The first time the Michigan Medical Licensing Board began considering applications for marijuana businesses in the state ended on Thursday with nobody getting approval.
The two applicants for licenses — for a transport service and a dispensary — were at least temporarily rejected by the board on 2-2 votes. A fifth member of the board was absent from the meeting and couldn’t break the tie. The applicants were applying for pre-approval of their applications, which means that they have filed an application with the state, but haven’t gotten approval yet from a community where they want to operate.
Michael Densmore, owner of GreenTransport Services in Gratiot County, wanted a license to be a secure transporter of medical marijuana to other cannabis businesses. But during a background check, a 20-year-old misdemeanor against Densmore that he hadn’t disclosed was discovered.
Tim McGraw, the owner of the other business — TJM Enterprises, which wanted to open a dispensary — had a possession of marijuana charge on his record that was uncovered by the state during its background check. Because McGraw’s misdemeanor possession charge was a first offense, it had been removed from his record after he completed his probation, but popped up during the more extensive state check.
McGraw, a medical marijuana card holder who grows his own marijuana, said he got the possession charge in 2012 on the same night he got a drunken driving ticket. He disclosed that charge, but thought that since the other had been removed from his record that he didn’t need to disclose that.
“Quite honestly, have you seen the application, it’s extremely confusing,” he said, adding he’ll be back to try and make his case to the board again. “I wasn’t trying to hide it. It’s a learning process for everyone. I guess they were trying to make us the poster children for the licenses and I understand that.”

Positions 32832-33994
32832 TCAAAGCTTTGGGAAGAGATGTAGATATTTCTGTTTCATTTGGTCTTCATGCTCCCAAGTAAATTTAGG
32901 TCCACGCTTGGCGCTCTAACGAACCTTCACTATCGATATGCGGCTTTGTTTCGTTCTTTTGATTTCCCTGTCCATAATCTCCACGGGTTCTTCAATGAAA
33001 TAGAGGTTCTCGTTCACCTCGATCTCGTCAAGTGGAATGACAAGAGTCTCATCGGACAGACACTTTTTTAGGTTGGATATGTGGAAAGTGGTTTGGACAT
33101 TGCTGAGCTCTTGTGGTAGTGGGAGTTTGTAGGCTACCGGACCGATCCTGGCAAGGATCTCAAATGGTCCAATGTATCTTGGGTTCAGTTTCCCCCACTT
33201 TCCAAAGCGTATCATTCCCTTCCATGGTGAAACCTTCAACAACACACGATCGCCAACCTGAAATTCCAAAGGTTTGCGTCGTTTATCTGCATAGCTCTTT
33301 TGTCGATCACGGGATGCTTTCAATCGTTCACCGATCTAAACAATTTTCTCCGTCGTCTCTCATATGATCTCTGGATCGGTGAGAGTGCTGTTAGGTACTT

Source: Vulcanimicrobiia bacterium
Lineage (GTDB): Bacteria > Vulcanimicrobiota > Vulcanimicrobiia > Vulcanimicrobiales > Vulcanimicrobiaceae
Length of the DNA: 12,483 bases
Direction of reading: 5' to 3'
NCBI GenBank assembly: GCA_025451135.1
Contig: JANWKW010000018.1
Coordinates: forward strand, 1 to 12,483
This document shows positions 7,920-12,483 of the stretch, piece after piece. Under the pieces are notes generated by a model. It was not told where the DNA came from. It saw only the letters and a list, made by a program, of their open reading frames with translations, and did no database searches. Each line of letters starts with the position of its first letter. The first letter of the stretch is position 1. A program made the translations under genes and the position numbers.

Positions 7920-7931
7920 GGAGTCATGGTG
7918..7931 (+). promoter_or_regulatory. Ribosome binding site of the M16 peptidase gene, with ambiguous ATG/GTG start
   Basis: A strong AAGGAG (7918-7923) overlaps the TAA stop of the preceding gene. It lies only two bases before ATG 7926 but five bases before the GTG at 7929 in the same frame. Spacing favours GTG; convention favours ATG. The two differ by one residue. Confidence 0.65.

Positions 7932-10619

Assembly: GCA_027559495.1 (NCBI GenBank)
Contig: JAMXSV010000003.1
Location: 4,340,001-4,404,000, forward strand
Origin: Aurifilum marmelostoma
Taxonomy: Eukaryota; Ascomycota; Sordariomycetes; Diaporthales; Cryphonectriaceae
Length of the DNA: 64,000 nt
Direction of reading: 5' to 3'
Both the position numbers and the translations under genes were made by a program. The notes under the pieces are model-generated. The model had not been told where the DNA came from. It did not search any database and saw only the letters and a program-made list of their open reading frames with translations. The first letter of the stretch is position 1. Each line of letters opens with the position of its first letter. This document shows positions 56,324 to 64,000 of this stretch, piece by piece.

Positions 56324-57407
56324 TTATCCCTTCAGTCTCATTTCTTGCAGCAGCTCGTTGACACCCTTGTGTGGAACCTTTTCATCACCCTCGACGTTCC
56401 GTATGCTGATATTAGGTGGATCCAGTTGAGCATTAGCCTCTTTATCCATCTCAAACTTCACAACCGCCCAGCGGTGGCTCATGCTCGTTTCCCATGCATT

The state did not provide details on the information found in Densmore’s background check.
Their applications weren’t outright denied, however, and they’re expected to be back at the next board meeting in April for a reconsideration.
“I guess I’ll come back for the next meeting,” said Densmore, who didn’t want to comment on the charge against him. “I’ve had a gun permit continuously since 1999. I’ve got a liquor license, a DNR license, a lottery license. I’m a law-abiding citizen. I had no idea there was anything out there like this. We’ll address it and take care of it.”
Licensing Board chairman Rick Johnson said the board is going through some growing pains.
“We’ve got a lot of applications to get through and we’ll get through them,” he said. “But we want to get them right.”
Board member Don Bailey, a retired officer with the Michigan State Police, was adamant that the applicants should be disqualified because they hadn’t disclosed the charges on their record.
“It’s the omission that’s troubling to me,” he said.
But board member David LaMontaine said that everyone should be given a second chance and that the charges themselves shouldn’t disqualify the applicants.